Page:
As I Began the Book:
Whoa, that is an awesome name for Kaijus!
The author named them Maydays and the book started with the last transmission from a cargo ship before it went down due to a Mayday attack. Then we find ourselves standing at the crime scene of one of the Maydays, Yllia. The protagonist is a PI who is with us at the scene, trying to see if there is a case for him. It is pouring, there is mud and the dead Kaiju lies in the middle of it all. I knew I was going to love this book and I was right because the next thing we find out is it is next to impossible to kill a Mayday but this one just keeled over. Then, our protag discovers that Yllia didn’t just die but that she was murdered.
Fairly into the Story:
Maybe he’d change by the end of the book…
I found out that I hated the PI. There were all sorts of things that were off-putting when it came to this guy. He cracked sexist jokes, he sucked at his job most of the time, and he decided to make the king of Kaijus, Tempest, kneel before interrogating him. The funny part is that I didn’t care! I was enjoying the story too much to give a damn.
I loved that the Kaijus all looked different even though they were part of the same race. From what I gathered, Yllia, was a winged insectoid Mayday, described in the following words:
“Yllia’s official data sheet said this Mayday was 72 metres high, or 136 metres from head to tail, with a 158 metre wingspan… White fur coated her from her bulbous head to the tips of her forked tail. Her four arms—each ending in three delicate scythed claws—were folded beneath her, sinking into the mud. Even lying down she towered over me like a tsunami about to break. One thin, butterfly-like wing lay open across her body; the other was folded up, out of sight.”
I’d heard Grotesque described as a gigantic crocodile before. I’d never really seen it—his snout was too flat, his tail too long and snake-like, arms and legs more like a tiger’s than a reptile’s. But seeing him come sprinting across the rubble on all fours, tail flicking back and forth as he moved, the comparison suddenly fit. His jaws sprung open, revealing layer after layer of piercing yellow teeth, made not to cut but to grab and hold on. His leathery skin was a pale greenish-yellow, the colour of sickness. On either side of the jagged spines on his back, large yellow pustules throbbed against his skin.
Tempest is arachnid-like:
Serraton is described as resembling a Chinese Dragon:
Nasir is said to the most humanoid of all the Kaijus. From the description, I imagine he’d look something like this:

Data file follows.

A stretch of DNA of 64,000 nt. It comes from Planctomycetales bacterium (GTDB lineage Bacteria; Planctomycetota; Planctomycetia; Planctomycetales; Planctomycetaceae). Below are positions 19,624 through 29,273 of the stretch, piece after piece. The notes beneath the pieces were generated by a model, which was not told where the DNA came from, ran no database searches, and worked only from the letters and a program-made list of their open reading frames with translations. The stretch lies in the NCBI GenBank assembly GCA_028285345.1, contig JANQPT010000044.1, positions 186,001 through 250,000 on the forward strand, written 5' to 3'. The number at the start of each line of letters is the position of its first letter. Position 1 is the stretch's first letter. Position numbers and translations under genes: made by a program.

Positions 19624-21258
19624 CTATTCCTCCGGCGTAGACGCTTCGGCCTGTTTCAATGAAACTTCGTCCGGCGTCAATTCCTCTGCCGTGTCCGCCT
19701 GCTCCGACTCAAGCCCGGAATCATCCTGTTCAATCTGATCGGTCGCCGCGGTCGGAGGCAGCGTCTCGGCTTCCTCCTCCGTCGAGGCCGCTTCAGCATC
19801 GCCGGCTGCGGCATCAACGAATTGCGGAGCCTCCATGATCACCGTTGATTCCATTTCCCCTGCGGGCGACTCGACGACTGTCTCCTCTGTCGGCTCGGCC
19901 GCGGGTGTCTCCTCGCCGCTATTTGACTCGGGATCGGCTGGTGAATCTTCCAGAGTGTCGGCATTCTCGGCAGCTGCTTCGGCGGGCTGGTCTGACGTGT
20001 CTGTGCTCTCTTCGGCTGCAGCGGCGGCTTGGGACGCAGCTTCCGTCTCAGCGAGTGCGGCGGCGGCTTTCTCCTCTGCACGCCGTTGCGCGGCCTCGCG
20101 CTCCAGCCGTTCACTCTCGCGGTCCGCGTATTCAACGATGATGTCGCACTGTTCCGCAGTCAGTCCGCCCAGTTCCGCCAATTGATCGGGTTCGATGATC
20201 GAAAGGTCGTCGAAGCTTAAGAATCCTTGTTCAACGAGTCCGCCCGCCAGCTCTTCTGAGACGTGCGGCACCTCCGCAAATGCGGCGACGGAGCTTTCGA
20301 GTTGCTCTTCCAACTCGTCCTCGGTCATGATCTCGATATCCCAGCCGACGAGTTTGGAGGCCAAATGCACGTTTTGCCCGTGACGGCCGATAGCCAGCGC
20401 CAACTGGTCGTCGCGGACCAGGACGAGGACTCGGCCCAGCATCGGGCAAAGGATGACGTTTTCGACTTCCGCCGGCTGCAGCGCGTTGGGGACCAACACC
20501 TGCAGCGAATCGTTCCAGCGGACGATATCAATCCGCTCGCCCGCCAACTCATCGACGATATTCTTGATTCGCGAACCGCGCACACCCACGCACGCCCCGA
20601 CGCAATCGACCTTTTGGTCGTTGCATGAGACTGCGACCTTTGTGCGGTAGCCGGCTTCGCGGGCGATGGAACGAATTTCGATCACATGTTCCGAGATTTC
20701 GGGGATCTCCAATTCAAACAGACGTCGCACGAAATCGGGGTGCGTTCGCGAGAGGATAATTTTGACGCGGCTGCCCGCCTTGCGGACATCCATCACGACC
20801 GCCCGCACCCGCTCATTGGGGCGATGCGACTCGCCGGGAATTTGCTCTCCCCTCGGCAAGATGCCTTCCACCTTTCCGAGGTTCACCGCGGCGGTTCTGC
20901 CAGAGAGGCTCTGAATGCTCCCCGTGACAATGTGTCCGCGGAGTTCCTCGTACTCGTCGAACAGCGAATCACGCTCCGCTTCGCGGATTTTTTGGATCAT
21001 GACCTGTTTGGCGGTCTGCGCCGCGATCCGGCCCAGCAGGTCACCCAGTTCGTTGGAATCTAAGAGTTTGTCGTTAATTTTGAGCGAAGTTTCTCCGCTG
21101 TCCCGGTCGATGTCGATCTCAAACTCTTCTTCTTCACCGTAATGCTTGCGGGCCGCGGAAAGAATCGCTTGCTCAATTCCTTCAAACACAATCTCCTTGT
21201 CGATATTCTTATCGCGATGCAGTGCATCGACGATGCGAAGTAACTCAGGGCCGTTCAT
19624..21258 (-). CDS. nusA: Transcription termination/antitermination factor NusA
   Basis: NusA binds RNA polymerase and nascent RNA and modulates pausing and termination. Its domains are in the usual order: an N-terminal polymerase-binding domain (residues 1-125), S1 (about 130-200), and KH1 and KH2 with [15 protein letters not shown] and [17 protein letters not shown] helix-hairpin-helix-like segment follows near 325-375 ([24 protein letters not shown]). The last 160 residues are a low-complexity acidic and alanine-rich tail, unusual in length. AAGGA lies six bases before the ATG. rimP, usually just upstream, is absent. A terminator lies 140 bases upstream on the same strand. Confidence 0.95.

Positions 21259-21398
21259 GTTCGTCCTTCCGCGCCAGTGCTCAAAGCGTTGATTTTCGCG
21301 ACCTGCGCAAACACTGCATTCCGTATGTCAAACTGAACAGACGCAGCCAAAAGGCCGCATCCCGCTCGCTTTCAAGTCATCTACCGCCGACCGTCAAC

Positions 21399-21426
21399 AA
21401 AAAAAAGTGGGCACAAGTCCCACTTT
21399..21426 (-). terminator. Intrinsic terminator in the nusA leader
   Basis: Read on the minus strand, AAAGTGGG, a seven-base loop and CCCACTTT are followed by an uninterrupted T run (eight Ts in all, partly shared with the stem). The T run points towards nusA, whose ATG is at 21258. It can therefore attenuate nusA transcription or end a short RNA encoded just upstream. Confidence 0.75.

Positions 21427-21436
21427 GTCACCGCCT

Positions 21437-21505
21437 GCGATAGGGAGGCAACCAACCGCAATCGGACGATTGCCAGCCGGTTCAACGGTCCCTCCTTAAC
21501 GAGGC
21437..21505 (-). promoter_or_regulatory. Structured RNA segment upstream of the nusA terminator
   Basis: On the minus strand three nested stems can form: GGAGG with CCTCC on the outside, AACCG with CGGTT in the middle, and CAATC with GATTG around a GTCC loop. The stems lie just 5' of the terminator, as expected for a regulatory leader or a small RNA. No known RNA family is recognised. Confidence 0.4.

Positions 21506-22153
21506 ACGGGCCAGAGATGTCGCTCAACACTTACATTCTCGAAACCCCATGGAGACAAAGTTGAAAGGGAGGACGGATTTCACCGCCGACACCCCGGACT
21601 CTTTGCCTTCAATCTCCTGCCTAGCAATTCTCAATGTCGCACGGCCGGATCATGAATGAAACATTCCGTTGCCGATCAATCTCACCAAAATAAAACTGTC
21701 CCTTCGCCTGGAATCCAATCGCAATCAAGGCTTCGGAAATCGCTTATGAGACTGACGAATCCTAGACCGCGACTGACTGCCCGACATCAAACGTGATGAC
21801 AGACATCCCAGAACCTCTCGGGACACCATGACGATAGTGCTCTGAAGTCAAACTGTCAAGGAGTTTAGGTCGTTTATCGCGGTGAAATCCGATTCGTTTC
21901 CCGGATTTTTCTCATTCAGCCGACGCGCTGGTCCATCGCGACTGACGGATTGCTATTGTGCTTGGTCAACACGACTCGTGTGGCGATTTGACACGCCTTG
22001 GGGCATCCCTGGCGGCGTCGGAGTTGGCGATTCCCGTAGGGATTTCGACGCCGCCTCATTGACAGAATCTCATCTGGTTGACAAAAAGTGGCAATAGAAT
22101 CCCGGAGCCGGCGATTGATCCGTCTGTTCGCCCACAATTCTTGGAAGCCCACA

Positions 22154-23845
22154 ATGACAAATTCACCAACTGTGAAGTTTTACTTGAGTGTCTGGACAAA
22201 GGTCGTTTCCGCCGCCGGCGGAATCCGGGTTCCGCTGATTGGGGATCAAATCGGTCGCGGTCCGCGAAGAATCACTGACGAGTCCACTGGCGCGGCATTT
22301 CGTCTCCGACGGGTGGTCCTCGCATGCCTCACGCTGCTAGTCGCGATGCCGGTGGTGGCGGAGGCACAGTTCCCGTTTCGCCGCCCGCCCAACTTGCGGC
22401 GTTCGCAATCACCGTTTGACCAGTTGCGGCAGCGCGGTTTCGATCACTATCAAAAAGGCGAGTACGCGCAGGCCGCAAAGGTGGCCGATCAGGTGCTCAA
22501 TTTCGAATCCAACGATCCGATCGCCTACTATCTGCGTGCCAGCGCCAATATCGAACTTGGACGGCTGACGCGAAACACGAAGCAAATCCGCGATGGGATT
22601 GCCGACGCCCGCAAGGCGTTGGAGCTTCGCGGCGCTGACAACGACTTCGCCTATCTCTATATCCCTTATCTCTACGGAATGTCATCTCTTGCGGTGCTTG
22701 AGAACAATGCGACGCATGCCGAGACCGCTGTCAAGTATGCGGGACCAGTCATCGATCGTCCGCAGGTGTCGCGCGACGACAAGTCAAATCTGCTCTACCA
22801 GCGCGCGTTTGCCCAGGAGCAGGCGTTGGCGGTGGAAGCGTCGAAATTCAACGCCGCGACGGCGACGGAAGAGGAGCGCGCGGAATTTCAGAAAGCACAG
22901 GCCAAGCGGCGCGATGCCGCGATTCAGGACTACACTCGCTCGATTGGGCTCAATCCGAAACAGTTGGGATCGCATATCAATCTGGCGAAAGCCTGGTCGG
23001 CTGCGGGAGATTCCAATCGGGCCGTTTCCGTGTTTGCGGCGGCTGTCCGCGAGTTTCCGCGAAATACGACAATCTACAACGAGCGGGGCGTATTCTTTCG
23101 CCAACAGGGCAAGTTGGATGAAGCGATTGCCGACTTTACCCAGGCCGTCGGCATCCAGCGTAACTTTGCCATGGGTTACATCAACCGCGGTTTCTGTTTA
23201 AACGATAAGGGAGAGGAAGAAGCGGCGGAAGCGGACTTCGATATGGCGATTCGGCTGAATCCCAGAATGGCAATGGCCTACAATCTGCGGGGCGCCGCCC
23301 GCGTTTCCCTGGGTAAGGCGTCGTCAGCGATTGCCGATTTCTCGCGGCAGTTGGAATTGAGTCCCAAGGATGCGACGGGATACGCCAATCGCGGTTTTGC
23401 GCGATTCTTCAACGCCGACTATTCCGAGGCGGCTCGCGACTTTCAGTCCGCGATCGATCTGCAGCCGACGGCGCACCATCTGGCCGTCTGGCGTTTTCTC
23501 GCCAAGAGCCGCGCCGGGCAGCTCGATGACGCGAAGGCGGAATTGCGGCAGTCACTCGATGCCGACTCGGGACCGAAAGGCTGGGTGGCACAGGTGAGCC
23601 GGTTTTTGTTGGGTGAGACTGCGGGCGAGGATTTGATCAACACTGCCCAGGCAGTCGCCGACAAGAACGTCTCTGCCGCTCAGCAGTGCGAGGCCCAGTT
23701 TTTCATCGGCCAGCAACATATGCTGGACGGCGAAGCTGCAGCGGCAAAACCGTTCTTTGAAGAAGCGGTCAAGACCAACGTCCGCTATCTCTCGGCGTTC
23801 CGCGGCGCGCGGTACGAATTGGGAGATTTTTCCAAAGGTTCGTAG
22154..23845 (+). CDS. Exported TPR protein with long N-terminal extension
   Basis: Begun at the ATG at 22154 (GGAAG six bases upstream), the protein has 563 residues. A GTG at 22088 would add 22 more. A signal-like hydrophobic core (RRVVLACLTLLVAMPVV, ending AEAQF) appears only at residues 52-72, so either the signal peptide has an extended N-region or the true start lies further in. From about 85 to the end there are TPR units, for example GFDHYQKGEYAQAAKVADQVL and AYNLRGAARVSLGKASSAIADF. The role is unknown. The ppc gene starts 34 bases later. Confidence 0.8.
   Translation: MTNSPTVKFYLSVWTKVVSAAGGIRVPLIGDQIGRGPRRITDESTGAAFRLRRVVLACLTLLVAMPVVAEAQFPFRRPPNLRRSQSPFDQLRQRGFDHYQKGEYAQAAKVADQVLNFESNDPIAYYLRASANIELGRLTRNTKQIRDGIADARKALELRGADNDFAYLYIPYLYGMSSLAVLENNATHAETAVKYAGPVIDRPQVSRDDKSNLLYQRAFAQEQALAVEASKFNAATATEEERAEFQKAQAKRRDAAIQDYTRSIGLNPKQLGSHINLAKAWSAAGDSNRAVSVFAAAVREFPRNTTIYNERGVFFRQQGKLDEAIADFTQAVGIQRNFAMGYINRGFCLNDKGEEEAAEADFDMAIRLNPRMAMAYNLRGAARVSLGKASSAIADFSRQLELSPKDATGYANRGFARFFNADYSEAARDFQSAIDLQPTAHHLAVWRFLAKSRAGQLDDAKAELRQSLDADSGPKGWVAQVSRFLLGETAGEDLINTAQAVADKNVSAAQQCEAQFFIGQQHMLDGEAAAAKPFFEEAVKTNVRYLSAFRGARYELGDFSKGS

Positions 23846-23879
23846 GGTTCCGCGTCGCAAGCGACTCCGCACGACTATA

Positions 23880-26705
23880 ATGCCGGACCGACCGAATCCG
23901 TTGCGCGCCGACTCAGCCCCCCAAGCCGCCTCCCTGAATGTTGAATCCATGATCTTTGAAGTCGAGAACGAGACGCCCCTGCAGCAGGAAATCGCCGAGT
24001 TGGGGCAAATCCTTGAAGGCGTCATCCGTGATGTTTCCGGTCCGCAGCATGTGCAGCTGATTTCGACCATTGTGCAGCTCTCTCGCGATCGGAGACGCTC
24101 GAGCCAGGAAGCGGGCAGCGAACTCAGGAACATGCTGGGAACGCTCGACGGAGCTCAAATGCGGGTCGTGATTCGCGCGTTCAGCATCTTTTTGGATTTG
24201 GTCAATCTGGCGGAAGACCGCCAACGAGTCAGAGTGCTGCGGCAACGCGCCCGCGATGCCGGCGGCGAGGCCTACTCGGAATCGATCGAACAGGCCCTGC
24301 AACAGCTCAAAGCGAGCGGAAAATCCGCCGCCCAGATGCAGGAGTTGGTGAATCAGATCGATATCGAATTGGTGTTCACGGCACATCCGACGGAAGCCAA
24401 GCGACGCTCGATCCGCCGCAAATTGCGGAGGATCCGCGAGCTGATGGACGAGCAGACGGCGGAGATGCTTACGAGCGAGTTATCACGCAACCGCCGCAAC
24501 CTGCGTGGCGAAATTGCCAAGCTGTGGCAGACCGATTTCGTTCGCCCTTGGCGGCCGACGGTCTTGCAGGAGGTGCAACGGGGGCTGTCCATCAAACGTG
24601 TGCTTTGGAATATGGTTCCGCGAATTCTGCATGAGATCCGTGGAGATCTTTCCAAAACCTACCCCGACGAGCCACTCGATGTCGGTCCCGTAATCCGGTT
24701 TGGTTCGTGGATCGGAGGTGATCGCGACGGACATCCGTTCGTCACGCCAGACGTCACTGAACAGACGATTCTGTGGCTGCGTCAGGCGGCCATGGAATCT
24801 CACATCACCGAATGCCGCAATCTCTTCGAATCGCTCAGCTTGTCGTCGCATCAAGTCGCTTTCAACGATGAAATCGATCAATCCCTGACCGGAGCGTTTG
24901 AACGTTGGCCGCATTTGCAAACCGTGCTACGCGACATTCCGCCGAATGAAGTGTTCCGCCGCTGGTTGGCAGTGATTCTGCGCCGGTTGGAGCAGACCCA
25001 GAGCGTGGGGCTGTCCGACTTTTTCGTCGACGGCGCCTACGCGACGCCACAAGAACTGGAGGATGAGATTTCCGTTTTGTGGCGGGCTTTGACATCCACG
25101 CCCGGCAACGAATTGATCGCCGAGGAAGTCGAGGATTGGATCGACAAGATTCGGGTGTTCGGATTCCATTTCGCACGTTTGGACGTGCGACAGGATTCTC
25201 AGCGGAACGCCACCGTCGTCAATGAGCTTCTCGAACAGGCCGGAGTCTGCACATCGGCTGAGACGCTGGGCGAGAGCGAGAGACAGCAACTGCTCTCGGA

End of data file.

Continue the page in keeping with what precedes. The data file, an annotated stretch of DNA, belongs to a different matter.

What is scarier than a scary monster? A monster who is sadistic and cunning. Tempest lived up to his name and made my insides go all gooey with his smarts. He planned to reclaim his title and rule the world with his army of Kaijus. He was almost human in the way he displayed his hatred and furthered his ambition.
Right There To the End:
Tempest is Bae!
The fight scenes between the Kaijus were written in amazing detail. The author grabs you with his words and makes you stand with the shitty PI as you read them. I was having the kinda fun that I had while watching Pacific Rim and the action just would not let up.
Like all good monster stories, this one ended with the Kaijus in stasis and not dead or defeated. It made the book all the more enjoyable. Like most monster stories, the people in it fail to realize the implications of enslaving gigantic murderous creatures and making fight for sport.
If you pick up this book, don’t read it for the story or the plot or even the dialogues. Read it for the love of Kaijus and monster flicks that thrives in you. Read it to see not one or two but five Kaijus go at it while puny humans run around trying to save the world.
The author included a note at the end, asking readers if he should continue with a sequel. I think I would love to read what other sadistic ways Tempest might come up with to torture us!
A Little Bit About Making Connections:
I received this book for free in exchange for this review through Making Connections (MC). MC is all kinds of awesome because it highlights indie authors and offers their work up for review. They also do blog tours where different bloggers sign up to promote a certain book.